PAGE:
Bringing Order to the Cognitive Fallacy Zoo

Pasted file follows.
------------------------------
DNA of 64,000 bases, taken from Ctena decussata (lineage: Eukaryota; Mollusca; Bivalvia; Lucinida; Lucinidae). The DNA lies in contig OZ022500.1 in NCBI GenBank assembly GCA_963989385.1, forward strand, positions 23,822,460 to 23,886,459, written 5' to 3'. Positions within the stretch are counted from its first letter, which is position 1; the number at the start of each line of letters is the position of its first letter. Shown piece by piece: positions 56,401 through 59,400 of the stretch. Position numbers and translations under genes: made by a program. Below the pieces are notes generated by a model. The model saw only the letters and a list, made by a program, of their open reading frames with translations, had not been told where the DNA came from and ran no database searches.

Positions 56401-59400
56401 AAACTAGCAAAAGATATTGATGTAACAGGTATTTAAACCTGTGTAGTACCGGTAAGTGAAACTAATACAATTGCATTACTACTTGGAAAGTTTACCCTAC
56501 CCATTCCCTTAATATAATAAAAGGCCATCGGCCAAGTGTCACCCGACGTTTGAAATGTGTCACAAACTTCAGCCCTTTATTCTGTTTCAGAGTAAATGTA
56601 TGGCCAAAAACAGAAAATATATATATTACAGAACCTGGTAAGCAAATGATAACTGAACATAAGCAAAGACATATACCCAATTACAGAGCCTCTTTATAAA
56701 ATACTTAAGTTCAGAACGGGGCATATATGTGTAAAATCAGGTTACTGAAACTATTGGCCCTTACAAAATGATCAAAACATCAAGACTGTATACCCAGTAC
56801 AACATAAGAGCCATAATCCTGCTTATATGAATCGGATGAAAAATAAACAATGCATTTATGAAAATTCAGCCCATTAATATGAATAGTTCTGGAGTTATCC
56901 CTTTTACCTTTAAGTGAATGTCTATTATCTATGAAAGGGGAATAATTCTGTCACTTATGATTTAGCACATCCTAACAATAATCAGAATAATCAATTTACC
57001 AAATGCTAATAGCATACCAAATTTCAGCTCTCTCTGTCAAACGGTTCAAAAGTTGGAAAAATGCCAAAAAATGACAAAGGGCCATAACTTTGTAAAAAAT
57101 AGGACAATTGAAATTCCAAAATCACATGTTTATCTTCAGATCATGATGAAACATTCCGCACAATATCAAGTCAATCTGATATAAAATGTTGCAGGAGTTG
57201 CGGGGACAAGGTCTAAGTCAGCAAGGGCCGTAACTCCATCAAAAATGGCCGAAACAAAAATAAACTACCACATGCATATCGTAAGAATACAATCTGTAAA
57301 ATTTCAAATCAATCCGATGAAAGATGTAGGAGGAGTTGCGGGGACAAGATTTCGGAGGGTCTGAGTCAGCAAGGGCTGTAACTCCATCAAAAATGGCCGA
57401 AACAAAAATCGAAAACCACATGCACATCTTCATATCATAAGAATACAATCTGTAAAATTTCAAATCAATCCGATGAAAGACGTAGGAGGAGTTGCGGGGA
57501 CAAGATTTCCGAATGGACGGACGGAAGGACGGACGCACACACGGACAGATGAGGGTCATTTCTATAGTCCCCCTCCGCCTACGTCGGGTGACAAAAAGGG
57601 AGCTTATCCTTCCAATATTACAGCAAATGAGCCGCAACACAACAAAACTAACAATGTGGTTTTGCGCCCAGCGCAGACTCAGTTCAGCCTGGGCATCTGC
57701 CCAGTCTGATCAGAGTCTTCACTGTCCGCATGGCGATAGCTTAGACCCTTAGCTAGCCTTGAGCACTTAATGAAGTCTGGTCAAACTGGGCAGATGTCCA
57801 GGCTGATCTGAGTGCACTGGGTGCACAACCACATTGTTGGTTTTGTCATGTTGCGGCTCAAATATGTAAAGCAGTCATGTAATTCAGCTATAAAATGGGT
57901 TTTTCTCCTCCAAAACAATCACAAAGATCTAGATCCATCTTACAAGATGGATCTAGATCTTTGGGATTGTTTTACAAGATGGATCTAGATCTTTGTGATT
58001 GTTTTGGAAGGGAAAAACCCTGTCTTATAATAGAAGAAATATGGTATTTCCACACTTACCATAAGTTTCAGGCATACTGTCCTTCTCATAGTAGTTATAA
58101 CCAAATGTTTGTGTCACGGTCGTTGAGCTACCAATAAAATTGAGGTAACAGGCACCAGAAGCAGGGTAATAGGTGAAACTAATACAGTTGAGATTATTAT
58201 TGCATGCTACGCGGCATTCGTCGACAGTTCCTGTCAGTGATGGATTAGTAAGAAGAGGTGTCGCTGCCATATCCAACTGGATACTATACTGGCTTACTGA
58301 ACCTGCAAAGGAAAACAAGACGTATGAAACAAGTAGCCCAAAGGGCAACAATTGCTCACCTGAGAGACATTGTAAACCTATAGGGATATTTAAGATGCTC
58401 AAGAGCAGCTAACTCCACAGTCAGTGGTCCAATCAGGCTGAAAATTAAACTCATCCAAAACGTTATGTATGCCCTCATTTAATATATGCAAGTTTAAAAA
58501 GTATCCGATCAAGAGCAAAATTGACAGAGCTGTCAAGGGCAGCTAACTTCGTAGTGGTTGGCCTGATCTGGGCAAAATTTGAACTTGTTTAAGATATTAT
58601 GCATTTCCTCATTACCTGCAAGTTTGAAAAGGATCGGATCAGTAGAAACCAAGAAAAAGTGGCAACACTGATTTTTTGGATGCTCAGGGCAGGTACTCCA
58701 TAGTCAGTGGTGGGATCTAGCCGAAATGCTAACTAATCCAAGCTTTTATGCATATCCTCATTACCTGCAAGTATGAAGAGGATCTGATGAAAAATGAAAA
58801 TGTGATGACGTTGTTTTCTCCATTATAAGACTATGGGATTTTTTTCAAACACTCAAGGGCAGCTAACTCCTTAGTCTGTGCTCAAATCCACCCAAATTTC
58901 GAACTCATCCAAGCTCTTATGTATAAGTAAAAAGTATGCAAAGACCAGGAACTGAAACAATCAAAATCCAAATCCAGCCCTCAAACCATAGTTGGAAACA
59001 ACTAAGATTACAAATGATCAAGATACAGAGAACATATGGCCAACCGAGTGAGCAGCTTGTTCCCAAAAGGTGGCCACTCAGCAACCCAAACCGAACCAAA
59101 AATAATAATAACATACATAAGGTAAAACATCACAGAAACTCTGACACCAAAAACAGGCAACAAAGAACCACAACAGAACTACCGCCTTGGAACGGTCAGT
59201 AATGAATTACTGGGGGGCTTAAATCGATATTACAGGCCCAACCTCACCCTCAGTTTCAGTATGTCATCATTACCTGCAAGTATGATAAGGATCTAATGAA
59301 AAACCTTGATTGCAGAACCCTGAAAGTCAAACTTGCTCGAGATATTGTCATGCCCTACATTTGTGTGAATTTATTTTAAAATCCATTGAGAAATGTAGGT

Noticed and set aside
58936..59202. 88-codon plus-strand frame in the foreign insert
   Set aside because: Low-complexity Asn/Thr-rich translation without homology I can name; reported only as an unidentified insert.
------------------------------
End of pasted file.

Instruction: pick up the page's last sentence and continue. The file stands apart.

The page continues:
AbstractInvestigations into human decision-making have led to the discovery of numerous cognitive biases and fallacies, with new ones continually emerging, leading to a state of affairs which can fairly be characterized as the cognitive fallacy zoo! In this work, we formally present a principled way to bring order to this zoo. We introduce the idea of establishing implication relationships (IRs) between cognitive fallacies, formally characterizing how one fallacy implies another. IR is analogous to, and partly inspired by, the concept of reduction in computational complexity theory. We present several examples of IRs involving experimentally well-documented fallacies: base-rate neglect, availability bias, conjunction fallacy, decoy effect, framing effect, and Allais paradox. We conclude by discussing how our work: (i) allows for identifying those pivotal cognitive fallacies whose investigation would be the most rewarding research agenda, and (ii) permits a systematized, guided research program on cognitive fallacies, motivating influential theoretical as well as experimental avenues of future research.


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